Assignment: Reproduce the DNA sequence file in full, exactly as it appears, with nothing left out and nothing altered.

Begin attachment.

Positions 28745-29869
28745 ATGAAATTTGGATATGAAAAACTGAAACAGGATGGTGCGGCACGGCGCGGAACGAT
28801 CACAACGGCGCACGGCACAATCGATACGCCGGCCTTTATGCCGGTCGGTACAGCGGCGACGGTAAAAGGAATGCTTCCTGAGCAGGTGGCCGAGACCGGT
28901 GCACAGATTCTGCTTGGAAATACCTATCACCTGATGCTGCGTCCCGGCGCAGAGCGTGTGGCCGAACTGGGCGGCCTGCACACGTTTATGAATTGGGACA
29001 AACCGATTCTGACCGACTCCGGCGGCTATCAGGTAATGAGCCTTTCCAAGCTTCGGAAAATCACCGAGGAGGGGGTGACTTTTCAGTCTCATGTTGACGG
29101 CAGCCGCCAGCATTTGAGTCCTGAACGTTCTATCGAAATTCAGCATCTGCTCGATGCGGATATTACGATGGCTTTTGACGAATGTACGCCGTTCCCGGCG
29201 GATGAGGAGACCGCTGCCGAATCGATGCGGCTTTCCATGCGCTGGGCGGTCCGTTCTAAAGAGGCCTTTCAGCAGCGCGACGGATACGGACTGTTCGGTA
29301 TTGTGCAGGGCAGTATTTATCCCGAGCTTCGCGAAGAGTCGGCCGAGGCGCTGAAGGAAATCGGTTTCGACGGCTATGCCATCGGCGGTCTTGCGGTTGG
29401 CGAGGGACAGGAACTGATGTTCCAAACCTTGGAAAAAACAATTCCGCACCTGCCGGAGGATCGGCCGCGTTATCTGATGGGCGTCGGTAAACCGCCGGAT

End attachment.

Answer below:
Positions 28745-29869
28745 ATGAAATTTGGATATGAAAAACTGAAACAGGATGGTGCGGCACGGCGCGGAACGAT
28801 CACAACGGCGCACGGCACAATCGATACGCCGGCCTTTATGCCGGTCGGTACAGCGGCGACGGTAAAAGGAATGCTTCCTGAGCAGGTGGCCGAGACCGGT
28901 GCACAGATTCTGCTTGGAAATACCTATCACCTGATGCTGCGTCCCGGCGCAGAGCGTGTGGCCGAACTGGGCGGCCTGCACACGTTTATGAATTGGGACA
29001 AACCGATTCTGACCGACTCCGGCGGCTATCAGGTAATGAGCCTTTCCAAGCTTCGGAAAATCACCGAGGAGGGGGTGACTTTTCAGTCTCATGTTGACGG
29101 CAGCCGCCAGCATTTGAGTCCTGAACGTTCTATCGAAATTCAGCATCTGCTCGATGCGGATATTACGATGGCTTTTGACGAATGTACGCCGTTCCCGGCG
29201 GATGAGGAGACCGCTGCCGAATCGATGCGGCTTTCCATGCGCTGGGCGGTCCGTTCTAAAGAGGCCTTTCAGCAGCGCGACGGATACGGACTGTTCGGTA
29301 TTGTGCAGGGCAGTATTTATCCCGAGCTTCGCGAAGAGTCGGCCGAGGCGCTGAAGGAAATCGGTTTCGACGGCTATGCCATCGGCGGTCTTGCGGTTGG
29401 CGAGGGACAGGAACTGATGTTCCAAACCTTGGAAAAAACAATTCCGCACCTGCCGGAGGATCGGCCGCGTTATCTGATGGGCGTCGGTAAACCGCCGGAT